First, you can attack the proteins of the virus to prevent it from reproducing. One of the drugs doing this is remdesivir. This was a drug created to treat the Ebola virus, but it did not get approved and got shelved. However, this drug is showing positive results in treating Covid-19. The World Health Organisation (WHO) has said that this is the only drug, which has been effective.

The problem with this approach is that the virus may change after some time, and you may need a different drug. 

The second method is to interfere with the proteins in the human cell that interact with the virus. The human cell doesn’t change very quickly. So, if this treatment works, then we will not need to keep changing our treatment.

Dr Krogan has set up a group of 22 Labs called QBI Coronavirus Research Group (QCRG). All these labs are working overtime, seven days a week, to identify the proteins that the virus latches on to and identify which existing drugs can interfere with these proteins. 

They are infecting lab-generated human cells with the virus to determine which proteins the virus is latching onto. The labs were able to identify 332 such proteins. They also found that FDA-approved drugs can affect 66 of these proteins. They found 27 other approved drugs and 42 drugs, which are in advanced stages of clinical trials, that can also affect these proteins.

Watch the full episode of CTC here:

Also read: Coronavirus: Latest updates on cases in India, all you need to know about COVID-19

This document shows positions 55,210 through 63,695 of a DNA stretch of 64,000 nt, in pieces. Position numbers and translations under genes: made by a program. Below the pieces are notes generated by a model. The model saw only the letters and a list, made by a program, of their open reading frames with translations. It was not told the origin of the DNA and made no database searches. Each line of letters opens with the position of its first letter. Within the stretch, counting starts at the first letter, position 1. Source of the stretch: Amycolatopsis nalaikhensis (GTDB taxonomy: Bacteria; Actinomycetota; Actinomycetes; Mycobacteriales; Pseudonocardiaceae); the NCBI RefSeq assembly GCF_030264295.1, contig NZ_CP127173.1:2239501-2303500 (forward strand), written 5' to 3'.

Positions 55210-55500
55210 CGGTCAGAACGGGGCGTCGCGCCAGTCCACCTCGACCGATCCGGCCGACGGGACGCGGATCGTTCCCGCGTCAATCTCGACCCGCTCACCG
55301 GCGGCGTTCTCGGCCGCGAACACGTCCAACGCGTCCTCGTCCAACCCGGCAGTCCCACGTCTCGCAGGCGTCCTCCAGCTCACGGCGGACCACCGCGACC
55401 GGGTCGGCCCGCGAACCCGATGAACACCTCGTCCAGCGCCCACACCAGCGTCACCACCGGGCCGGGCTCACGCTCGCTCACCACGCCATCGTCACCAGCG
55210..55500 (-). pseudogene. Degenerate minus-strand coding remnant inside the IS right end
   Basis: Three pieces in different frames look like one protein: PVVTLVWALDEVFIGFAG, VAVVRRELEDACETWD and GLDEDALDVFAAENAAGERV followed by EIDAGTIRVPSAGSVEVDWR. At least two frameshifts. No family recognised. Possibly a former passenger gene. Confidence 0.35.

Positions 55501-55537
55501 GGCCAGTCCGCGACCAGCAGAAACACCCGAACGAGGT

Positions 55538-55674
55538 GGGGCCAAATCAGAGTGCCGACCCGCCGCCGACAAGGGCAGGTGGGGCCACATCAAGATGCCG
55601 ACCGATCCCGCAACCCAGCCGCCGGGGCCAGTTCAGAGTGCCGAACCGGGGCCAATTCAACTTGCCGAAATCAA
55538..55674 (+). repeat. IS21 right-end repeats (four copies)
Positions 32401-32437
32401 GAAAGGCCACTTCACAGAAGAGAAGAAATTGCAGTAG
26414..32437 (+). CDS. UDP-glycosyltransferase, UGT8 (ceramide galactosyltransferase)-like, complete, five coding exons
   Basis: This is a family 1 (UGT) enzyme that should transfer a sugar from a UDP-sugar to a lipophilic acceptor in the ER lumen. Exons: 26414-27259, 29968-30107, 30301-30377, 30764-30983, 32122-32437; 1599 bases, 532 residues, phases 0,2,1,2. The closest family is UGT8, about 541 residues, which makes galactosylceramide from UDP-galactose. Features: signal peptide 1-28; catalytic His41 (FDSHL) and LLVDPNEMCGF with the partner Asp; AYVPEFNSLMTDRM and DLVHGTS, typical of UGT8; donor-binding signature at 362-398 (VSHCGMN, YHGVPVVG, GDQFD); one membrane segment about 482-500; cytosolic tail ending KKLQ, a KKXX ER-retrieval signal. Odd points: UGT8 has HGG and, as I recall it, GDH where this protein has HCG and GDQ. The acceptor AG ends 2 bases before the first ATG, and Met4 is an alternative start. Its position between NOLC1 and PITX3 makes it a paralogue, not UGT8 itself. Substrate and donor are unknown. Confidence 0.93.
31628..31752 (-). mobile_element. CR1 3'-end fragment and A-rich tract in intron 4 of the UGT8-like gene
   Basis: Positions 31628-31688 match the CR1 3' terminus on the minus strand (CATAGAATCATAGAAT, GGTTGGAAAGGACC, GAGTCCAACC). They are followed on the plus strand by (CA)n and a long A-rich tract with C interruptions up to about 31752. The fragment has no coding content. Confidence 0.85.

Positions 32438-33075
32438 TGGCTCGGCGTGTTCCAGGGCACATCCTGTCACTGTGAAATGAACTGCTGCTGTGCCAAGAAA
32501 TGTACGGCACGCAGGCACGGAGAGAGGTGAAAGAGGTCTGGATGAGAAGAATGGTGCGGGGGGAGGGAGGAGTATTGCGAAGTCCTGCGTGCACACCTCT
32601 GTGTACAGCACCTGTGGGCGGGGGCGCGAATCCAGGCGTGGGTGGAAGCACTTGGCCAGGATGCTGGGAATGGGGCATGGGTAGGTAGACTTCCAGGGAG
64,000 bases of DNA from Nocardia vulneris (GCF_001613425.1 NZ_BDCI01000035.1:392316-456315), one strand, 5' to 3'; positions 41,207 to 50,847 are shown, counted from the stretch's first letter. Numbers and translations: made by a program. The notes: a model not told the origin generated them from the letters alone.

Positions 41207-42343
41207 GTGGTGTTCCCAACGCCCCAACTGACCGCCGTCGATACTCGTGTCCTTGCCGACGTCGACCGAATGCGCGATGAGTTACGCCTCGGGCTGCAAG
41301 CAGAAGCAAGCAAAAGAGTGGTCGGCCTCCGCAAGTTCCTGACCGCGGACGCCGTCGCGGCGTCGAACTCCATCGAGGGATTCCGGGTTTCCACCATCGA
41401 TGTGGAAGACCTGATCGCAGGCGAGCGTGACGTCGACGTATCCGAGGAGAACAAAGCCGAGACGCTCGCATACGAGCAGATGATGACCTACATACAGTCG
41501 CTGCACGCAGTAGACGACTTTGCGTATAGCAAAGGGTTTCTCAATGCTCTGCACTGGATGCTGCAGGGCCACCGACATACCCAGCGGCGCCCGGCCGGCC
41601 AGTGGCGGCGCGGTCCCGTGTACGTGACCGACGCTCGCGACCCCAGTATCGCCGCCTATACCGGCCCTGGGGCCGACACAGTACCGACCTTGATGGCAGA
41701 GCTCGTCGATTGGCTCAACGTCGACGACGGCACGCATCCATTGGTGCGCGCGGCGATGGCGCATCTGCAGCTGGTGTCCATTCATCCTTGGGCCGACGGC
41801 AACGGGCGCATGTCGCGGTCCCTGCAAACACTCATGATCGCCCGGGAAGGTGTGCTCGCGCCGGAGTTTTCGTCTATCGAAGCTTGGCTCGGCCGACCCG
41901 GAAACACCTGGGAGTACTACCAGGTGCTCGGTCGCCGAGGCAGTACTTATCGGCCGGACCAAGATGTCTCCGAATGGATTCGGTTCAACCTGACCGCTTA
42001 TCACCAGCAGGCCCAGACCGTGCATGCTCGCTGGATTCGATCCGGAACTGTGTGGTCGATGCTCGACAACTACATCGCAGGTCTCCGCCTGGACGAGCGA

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  1. Using the blood plasma of a Covid 19 recovered patient for treating Covid 19 cases is a good idea with pursuing . Caution needs to be exercised as the author has pointed out

  2. 1, VENTILATOR JOINT MANUFACTURING ON G20 AGENDA: In Italy, they have been splitting one ventilator among two patients. CBS News reported that New York is experimenting with splitting one ventilator between two patients. Product designer Stephen Gordon has designed a device that allows up to four people to utilize one ventilator at the same time. It was reported in wdsu(dot)com. Reuters reported that Britain has received the first prototypes of new ventilators and production of new machines should start soon. Indian manufacturing industries, Task Force and ICMR may want to get into touch to collaborate and manufacture their designs in India. All nations have low inventory of ventilators. This could be one of the topics for discussion in G20-to pool resources of multiple nations to get the production going.